One big point of contention with anime criticism is the selective nature of some critics. What I mean by this is that some critics will review different shows in vastly different ways, the primary sticking point being whether the show is a type of show that they like or dislike. There are numerous justifications given for this, but it all seems to come down to an abandonment of a simple set of principles and a desire to make criticism easy.
All Media Deserves Fair Criticism
I am a firm believer in the idea that all media deserves a fair shake and fair criticism, and that people who cannot give a given work of media a fair shake because of some prejudice about the work’s genre or distaste for the fans should not review said work of media. While a critic might give a well-thought-out, well-worded, insightful review of a work of media they find acceptable, too often, those same critics will give a superficial review of a work they don’t find acceptable. If criticism is to have any legitimacy to it, this practice needs to come to an end.
It’s okay to just not review something that you dislike enough to not have anything meaningful to say about. And no, “this has fanservice and I don’t like fanservice” or “this is a harem anime and I don’t like harem anime” or “this anime has cute girls with guns and I don’t like guns” aren’t meaningful things to say. Any idiot can tell when an anime has fanservice, is a harem show, or focuses on guns, and knows to avoid shows that have things they find completely objectionable. When a review amounts to little more than “this show has ‘Element X’ and I don’t like ‘Element X,’ so this show is bad,” it’s a useless review to everyone who doesn’t think exactly like the reviewer. What needs to be instilled as part of the culture of good criticism is the ability to get over oneself and give fair and proper criticism to a work.
Valuable content, put simply, is content that’s worth something. In terms of criticism, being worth something means having some insight, some perspective, and some meaning past just being the opinion of one person. Criticism should encourage the viewer to think about the media they consume and should encourage discussion around said media.
With that said, my next assertion for improving anime criticism is that humor, by itself, is without value. Ranting joke reviews are not valuable content. They don’t promote discussion, nor do they get the reader thinking. It’s really easy to gain a following by being funny on the internet. People looking for something to laugh about on the internet are a dime a dozen and they’re remarkably easy to please. Now, I’m not saying that humor doesn’t have its place. However, it’s one thing to be insightful, have perspective, have meaningful things to say, and be able to impart that insight, perspective, and meaning in a humorous manner. It’s another thing entirely to simply choose to be the funny guy because everyone else is taking their role as a critic seriously.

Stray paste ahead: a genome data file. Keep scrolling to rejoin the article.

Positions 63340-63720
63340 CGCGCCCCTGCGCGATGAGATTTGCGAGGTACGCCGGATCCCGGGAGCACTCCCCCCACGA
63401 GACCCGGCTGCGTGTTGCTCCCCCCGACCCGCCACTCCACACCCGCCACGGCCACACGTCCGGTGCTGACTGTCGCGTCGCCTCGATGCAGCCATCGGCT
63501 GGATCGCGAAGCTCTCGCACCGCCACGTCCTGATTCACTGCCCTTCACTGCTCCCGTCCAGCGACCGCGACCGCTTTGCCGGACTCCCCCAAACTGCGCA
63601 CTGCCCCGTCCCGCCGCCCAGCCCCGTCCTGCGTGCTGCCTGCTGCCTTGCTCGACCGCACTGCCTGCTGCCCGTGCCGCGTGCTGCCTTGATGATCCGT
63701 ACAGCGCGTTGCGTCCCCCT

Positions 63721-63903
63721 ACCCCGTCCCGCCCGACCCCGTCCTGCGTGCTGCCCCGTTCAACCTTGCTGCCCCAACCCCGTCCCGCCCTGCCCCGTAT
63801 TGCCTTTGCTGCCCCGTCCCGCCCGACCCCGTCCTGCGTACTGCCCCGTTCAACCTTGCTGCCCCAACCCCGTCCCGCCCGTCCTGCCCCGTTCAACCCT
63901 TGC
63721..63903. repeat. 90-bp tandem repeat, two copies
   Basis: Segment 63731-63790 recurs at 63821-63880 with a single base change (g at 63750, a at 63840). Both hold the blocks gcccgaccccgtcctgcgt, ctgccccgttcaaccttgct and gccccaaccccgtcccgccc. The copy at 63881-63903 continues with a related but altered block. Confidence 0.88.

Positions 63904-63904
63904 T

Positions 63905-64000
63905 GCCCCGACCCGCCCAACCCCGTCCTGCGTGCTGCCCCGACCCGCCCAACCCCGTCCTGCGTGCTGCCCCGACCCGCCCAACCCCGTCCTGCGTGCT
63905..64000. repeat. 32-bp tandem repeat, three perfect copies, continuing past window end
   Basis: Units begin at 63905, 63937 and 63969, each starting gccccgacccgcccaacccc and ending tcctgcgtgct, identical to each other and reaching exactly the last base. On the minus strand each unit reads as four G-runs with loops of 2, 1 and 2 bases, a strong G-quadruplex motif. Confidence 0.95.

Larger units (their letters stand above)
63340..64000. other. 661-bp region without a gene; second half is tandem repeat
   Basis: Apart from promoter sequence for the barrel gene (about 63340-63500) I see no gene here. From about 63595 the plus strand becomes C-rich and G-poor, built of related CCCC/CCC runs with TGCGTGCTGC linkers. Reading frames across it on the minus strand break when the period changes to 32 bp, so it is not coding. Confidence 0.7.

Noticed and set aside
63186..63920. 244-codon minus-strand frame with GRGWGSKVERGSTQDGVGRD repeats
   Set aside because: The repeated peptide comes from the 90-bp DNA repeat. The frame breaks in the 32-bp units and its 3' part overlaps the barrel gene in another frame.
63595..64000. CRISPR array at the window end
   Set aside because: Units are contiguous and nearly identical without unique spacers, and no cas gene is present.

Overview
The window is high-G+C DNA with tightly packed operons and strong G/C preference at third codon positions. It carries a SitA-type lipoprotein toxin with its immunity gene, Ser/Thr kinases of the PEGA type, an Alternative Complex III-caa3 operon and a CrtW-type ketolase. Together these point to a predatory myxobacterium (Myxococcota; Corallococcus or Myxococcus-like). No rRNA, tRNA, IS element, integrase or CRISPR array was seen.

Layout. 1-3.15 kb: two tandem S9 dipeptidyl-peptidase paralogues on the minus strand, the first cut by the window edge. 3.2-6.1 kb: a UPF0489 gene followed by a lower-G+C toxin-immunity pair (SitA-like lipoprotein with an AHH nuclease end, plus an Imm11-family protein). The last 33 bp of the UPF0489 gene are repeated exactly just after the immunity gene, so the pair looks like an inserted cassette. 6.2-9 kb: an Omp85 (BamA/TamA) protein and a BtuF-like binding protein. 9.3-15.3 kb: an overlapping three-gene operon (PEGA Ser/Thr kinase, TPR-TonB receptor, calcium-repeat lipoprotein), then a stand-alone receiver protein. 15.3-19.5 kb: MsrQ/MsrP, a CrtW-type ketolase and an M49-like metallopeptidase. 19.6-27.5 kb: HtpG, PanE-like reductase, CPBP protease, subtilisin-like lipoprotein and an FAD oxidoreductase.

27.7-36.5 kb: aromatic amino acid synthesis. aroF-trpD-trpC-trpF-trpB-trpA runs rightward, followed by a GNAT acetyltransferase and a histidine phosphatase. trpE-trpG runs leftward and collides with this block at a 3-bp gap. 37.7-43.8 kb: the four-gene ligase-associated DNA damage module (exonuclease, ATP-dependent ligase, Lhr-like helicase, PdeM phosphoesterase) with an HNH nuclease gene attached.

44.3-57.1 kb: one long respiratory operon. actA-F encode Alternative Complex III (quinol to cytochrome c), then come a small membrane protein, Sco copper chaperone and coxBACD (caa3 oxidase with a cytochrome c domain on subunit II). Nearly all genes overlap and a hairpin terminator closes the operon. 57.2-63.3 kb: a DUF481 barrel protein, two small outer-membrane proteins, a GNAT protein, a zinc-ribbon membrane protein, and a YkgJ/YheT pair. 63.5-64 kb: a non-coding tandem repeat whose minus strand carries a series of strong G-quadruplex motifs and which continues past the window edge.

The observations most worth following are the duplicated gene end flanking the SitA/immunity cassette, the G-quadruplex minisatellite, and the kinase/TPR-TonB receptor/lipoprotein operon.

Cynicism and Negativity
This issue, in particular, is a societal one. Cynicism and negativity are part of a zeitgeist within our society currently. What I mean by that is that negativity and cynicism are often seen as more valuable than positivity and passion. Within society, the cynic is regarded as experienced, because anyone with a lot of experience on a topic is likely to be very familiar with the negative aspects of that topic. It goes without saying that anyone very experienced with anime has been burned more than once by something anime-related.
Anime critics aren’t stupid. They understand that, when most people see a cynic, they think “That guy’s experienced,” before they think “That guy’s bitter.” It’s very easy to play the “experienced cynic” dynamic in reverse by portraying oneself as cynical in order to appear experienced.
Coupled with that is the fact that people simply respond more to negativity than they do to positivity, that it’s easier to defend one’s negativity than it is to defend one’s positivity, and that it’s simply easier to articulate negative points than it is to articulate positive points. Being negative and cynical is an easy way to gain a following, especially on the internet. Supporters and detractors will lend their opinion a great deal more often to negativity than to positivity and, while it’s pretty easy to cut someone down for liking something (The anime community proves this time and time again), it’s pretty difficult to do the same for someone not liking something. In addition to all that, like humor, people looking for cynicism and negativity on the internet are numerous and often have low standards, so anybody who can pull off some halfway cynicism and ill-conceived negativity can gain a reasonable following.
Criticism should be hard.
It should require critical thinking, it should require looking past one’s own sensibilities, and it should require being able to create content that’s actually valuable to people as criticism. A lot of critics are playing on easy mode, and we shouldn’t have to tolerate that. Criticism can be valuable, but that’ll take effort both on the part of the critics and the general fanbase.
The fanbase needs to have standards, hold critics to those standards, and call out the ones who are faking the funk.
The critics need to have standards, hold themselves and their community to those standards, and call out the pretenders to the throne.
If criticism is as valuable as people say it is, let’s, at the very least, make it look like something that’s valuable, rather than pretend that it has value right now.